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Aboriginal and Torres Strait Islander Commission
The Aboriginal and Torres Strait Islander Commission (ATSIC) is the peak representative indigenous agency in Australia. ATSIC is a Commonwealth statutory authority responsible for policy development and program design for Aboriginal and Torres Strait Islander peoples and administers many programs. ATSIC also strives to provide an effective voice for Aboriginal and Torres Strait Islander communities, organisations and peoples. ATSIC works to strengthen Aboriginal and Torres Strait Islander people and organisations; and to protect, promote and pursue Aboriginal and Torres Strait Islander collective rights. ATSIC's vision is of "Aboriginal and Torres Strait Islander peoples and communities freely exercising our legal, economic, social, cultural and political rights".
Through ATSIC, indigenous representatives have for the first time been given real authority in the process of government decision-making affecting their lives. Every three years Aboriginal and Torres Strait Islander people around Australia elect representatives to sit on 35 Regional Councils and the Torres Strait Regional Authority. ATSIC is still an evolving organisation, coming to grips with the developing and complex relationships between elected indigenous representatives, an administration staffed by public servants, indigenous service-delivery organisations and governments at all levels. Nevertheless, it is now well-established as a forceful and independent indigenous voice in policy formulation, program design and service delivery.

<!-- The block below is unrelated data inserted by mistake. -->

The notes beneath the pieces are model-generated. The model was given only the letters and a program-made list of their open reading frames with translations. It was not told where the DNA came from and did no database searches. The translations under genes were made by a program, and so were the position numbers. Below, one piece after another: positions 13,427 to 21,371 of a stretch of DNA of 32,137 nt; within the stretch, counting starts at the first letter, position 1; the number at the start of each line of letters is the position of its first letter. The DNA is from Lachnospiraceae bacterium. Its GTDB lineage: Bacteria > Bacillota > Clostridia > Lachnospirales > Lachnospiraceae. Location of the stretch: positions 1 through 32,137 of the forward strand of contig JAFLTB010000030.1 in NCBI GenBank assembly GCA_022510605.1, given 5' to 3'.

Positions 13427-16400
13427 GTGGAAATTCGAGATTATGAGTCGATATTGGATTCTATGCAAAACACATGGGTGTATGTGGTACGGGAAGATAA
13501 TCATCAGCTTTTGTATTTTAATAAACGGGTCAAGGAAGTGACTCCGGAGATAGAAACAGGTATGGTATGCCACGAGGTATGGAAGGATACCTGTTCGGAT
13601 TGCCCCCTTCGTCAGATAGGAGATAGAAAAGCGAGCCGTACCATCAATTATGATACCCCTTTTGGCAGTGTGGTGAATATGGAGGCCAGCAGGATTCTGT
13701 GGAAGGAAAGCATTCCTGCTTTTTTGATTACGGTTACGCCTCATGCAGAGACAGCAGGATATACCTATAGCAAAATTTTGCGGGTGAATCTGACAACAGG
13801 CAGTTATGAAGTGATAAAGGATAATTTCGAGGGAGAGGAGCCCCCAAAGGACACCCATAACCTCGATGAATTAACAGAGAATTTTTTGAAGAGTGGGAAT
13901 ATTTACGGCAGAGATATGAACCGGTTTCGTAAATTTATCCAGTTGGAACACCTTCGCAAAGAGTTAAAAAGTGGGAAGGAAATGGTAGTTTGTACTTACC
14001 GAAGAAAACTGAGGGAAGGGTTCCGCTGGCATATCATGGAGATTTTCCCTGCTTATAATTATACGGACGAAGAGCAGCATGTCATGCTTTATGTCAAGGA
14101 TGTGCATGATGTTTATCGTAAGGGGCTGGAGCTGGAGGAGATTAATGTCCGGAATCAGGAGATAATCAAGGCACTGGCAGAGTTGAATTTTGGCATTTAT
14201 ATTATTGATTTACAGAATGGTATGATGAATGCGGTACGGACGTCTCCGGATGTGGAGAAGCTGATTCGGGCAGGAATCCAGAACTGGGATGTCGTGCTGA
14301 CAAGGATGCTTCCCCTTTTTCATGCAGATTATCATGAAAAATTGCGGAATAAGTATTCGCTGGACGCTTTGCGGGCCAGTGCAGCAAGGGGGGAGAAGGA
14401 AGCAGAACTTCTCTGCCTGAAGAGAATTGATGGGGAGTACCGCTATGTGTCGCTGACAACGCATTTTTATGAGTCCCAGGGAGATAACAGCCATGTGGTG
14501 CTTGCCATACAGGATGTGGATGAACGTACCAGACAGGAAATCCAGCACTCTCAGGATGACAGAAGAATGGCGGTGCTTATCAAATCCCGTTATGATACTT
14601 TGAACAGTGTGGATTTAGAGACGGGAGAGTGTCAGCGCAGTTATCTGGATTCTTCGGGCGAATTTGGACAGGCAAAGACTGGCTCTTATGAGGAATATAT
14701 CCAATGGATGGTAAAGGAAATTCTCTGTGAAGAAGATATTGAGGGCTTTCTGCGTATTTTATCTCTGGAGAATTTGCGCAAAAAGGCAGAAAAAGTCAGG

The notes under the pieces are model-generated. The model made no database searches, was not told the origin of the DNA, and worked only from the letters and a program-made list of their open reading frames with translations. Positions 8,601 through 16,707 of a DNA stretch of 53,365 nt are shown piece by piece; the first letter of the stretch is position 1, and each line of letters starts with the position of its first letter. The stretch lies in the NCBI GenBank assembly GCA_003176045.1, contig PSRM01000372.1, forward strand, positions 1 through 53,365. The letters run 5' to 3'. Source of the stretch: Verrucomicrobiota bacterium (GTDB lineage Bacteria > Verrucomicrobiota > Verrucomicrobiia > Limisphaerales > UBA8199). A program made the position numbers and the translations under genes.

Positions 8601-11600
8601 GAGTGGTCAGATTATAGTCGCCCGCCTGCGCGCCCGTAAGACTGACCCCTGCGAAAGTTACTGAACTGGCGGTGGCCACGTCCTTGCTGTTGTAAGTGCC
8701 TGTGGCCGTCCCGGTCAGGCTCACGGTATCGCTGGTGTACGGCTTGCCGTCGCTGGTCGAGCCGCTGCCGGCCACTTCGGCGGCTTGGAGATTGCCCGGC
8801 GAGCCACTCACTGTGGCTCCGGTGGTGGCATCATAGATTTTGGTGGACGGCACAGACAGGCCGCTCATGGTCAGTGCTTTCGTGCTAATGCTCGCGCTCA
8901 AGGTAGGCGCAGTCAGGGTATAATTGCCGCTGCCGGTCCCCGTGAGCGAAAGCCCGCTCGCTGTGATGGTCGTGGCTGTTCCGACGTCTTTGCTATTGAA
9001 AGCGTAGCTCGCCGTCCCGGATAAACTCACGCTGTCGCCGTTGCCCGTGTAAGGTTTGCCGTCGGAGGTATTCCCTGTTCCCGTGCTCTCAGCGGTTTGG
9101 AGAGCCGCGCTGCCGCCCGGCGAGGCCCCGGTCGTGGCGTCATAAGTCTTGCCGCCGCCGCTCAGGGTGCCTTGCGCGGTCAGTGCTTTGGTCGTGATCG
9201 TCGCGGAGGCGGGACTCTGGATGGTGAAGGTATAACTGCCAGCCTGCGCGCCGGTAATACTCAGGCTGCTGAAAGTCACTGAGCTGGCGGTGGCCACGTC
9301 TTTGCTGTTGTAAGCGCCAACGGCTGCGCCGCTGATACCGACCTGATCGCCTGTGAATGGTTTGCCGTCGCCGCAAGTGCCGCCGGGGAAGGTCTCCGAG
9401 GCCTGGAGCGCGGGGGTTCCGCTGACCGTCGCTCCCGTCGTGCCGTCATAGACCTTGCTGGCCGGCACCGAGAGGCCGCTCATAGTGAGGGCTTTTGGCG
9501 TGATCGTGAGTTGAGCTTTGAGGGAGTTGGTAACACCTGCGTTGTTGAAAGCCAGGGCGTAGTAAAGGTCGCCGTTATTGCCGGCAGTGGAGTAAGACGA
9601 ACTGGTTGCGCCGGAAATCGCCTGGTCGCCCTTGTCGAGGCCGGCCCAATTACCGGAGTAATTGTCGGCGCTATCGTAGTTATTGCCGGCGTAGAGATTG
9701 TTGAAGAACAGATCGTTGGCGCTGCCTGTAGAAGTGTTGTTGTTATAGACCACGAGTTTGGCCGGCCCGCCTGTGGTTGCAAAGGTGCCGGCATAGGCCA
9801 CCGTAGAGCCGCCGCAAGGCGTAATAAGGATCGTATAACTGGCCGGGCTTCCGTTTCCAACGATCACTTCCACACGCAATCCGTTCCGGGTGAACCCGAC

Amnesty International
The object of Amnesty International is to contribute to the observance throughout the world of human rights as set out in the Universal Declaration of Human Rights. Amnesty International is a worldwide campaigning movement that works to promote all the human rights enshrined in the Universal Declaration of Human Rights and other international standards. In pursuance of this object, and recognizing the obligation on each person to extend to others rights and freedoms equal to his or her own.